Panel arrangement ideas
The default panel arrangement in Ubuntu has long been the two panels with one at the bottom and one at the top, the first serving primarily the window list and workspace switcher functions and the second providing all the menus, quick launch icons and notification area functions. This is a proven concept but it is also somewhat boring and unsuitable for laptop users, who have only limited screen estate, especially vertically which is where the panel makes the most difference. In short, I think the advantages of a new panel arrangement would be two-fold - both in distinguishing Ubuntu as a distro which is not afraid to do things differently if it results in what is ultimately a better user experience and in catering to those with only limited screen real estate, in particular laptop users.
This page can be dedicated to discussing potential new panel arrangements.
Opening with my own concept, the two panels could remain two in number, but with one switched to the side of the screen in order to better make use of the available screen estate.
To emphasise the workspaces, which in my experience many new users of Ubuntu and other distros don't understand, we could focus the horizontal panel on workspaces; making sure that names are shown by default and that the names are chosen to be sensible defaults for new or inexperienced users. This will make sure that the workspaces are clearly visible and will aid users in understanding the concept. This bottom panel could also be used for various other tasks, such as the screen-locking applet, the deskbar and the traditional show desktop.
The vertical panel would mainly be the original top panel but moved; however, as the workspaces will take up a considerable amount of room on the bottom panel, the window list could also be shown here. Due to the unfortunate way in which the window list applet cannot write the names of windows vertically instead of horizontally, and due to once again the comparatively limited vertical dimensions, it would be best if the window list were either stored in a drawer as the window list applet or stored in a drawer using the window selector applet.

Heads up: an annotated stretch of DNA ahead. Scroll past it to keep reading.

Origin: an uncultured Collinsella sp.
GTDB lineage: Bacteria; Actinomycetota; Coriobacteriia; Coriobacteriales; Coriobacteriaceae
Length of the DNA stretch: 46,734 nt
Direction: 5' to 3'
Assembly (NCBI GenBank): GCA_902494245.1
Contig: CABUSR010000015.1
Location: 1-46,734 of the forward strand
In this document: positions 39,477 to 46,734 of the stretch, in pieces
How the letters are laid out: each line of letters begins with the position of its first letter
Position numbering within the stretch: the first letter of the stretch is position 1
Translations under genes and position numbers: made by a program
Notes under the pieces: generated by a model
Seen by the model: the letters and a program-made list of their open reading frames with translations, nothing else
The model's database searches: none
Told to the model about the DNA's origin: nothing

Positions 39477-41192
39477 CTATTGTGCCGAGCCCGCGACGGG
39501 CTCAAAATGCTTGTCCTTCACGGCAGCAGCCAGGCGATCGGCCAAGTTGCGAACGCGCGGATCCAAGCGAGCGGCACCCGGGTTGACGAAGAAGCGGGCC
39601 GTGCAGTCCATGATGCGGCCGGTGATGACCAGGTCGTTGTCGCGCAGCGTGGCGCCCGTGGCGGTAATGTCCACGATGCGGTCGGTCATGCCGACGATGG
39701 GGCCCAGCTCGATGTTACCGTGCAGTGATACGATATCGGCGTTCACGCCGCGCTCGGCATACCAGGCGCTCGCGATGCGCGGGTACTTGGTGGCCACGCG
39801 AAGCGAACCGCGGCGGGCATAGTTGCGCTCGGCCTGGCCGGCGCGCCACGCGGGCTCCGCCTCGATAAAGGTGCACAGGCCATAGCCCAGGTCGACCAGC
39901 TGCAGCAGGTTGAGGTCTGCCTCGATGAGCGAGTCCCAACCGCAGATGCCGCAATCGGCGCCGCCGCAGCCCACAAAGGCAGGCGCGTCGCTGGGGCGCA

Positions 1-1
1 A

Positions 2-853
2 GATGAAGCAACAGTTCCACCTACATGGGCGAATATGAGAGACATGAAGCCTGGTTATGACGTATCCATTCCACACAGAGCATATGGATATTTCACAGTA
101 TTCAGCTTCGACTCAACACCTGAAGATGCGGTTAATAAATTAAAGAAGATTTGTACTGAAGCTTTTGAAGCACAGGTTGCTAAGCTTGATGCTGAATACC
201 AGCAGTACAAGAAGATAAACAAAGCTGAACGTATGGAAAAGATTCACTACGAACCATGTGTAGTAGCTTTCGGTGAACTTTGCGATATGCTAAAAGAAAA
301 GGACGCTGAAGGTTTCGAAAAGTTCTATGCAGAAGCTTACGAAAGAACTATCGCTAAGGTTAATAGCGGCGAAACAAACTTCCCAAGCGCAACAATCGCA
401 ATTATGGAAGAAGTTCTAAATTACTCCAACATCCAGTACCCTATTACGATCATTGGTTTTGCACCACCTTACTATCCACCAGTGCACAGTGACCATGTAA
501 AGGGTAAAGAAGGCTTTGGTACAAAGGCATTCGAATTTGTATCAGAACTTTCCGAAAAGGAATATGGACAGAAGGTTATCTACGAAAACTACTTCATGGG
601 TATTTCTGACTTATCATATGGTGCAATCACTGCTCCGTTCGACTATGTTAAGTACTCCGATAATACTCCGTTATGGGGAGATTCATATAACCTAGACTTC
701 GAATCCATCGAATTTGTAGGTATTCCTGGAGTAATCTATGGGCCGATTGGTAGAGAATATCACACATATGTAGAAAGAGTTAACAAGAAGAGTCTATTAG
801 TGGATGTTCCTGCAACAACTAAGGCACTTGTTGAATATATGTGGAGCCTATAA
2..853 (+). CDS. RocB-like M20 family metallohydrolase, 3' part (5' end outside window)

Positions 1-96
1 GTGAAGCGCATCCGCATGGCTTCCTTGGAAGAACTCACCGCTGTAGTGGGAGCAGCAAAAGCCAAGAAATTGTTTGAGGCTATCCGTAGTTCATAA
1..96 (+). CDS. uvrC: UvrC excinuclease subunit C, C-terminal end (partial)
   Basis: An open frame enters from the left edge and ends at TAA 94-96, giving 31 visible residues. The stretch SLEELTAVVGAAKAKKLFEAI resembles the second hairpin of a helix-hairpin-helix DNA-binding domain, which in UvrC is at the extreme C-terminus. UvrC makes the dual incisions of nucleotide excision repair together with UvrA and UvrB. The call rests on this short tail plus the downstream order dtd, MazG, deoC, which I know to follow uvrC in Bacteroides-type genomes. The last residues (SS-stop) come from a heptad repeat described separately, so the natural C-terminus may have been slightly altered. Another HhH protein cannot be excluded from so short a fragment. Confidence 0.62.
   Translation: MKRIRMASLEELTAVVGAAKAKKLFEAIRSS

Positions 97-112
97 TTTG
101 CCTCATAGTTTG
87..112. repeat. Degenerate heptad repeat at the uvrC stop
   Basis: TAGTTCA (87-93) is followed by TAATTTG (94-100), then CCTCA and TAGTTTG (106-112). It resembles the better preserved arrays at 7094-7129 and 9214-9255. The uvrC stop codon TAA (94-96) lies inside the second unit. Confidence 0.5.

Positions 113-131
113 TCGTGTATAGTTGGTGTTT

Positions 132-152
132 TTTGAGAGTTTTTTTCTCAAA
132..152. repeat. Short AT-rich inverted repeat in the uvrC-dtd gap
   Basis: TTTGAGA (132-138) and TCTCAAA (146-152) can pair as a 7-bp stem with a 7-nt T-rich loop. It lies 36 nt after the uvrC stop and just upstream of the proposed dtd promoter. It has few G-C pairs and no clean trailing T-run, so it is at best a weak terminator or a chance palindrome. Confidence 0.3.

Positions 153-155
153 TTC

Both have advantages and disadvantages; the former is slightly more intuitive and welcoming to new users, although they would have to get used to the idea of clicking on the drawer to see their window list, but makes poor use of screen space, looks inelegant and is also still divorcing people from the workspaces. The latter is slightly less intuitive and welcoming to new users, but is more elegant, more efficient in use of screen space and also emphasises the nature of workspaces, showing as it does windows in groups, those groups decided and denoted by the workspace on which they are located. - Akria
Anchor(Palette) Palette I don't think palettes really apply here, but perhaps someone might want it.
Anchor(ConceptArt) Concept Art
Note: this is my current desktop and layout running Intrepid alpha 1. Note how the workspace-oriented nature of Ubuntu is emphasised with the window selector and the prominent showing of the workspaces on the bottom panel; also note how the user switcher and clock are part of a drawer in the vertical panel, saving yet more space.